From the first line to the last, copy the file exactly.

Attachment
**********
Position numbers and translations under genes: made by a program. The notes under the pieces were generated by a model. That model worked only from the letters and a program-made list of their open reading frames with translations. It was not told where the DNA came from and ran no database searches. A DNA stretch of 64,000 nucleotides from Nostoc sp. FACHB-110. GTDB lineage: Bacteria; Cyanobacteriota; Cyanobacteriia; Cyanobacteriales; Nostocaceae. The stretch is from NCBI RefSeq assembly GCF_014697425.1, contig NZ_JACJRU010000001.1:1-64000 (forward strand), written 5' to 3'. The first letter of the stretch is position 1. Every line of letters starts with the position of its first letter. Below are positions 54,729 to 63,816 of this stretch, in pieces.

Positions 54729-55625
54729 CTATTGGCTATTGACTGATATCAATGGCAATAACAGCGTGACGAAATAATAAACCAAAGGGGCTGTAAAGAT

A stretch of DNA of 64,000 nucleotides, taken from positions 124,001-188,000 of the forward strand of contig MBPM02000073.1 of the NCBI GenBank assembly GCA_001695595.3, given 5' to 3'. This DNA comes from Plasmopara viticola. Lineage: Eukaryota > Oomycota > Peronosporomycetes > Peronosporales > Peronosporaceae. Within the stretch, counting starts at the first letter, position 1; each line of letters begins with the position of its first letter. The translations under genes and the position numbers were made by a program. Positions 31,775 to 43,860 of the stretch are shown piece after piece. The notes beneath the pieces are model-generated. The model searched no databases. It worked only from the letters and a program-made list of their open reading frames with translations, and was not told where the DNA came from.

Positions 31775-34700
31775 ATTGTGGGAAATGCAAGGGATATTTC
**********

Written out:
Position numbers and translations under genes: made by a program. The notes under the pieces were generated by a model. That model worked only from the letters and a program-made list of their open reading frames with translations. It was not told where the DNA came from and ran no database searches. A DNA stretch of 64,000 nucleotides from Nostoc sp. FACHB-110. GTDB lineage: Bacteria; Cyanobacteriota; Cyanobacteriia; Cyanobacteriales; Nostocaceae. The stretch is from NCBI RefSeq assembly GCF_014697425.1, contig NZ_JACJRU010000001.1:1-64000 (forward strand), written 5' to 3'. The first letter of the stretch is position 1. Every line of letters starts with the position of its first letter. Below are positions 54,729 to 63,816 of this stretch, in pieces.

Positions 54729-55625
54729 CTATTGGCTATTGACTGATATCAATGGCAATAACAGCGTGACGAAATAATAAACCAAAGGGGCTGTAAAGAT

A stretch of DNA of 64,000 nucleotides, taken from positions 124,001-188,000 of the forward strand of contig MBPM02000073.1 of the NCBI GenBank assembly GCA_001695595.3, given 5' to 3'. This DNA comes from Plasmopara viticola. Lineage: Eukaryota > Oomycota > Peronosporomycetes > Peronosporales > Peronosporaceae. Within the stretch, counting starts at the first letter, position 1; each line of letters begins with the position of its first letter. The translations under genes and the position numbers were made by a program. Positions 31,775 to 43,860 of the stretch are shown piece after piece. The notes beneath the pieces are model-generated. The model searched no databases. It worked only from the letters and a program-made list of their open reading frames with translations, and was not told where the DNA came from.

Positions 31775-34700
31775 ATTGTGGGAAATGCAAGGGATATTTC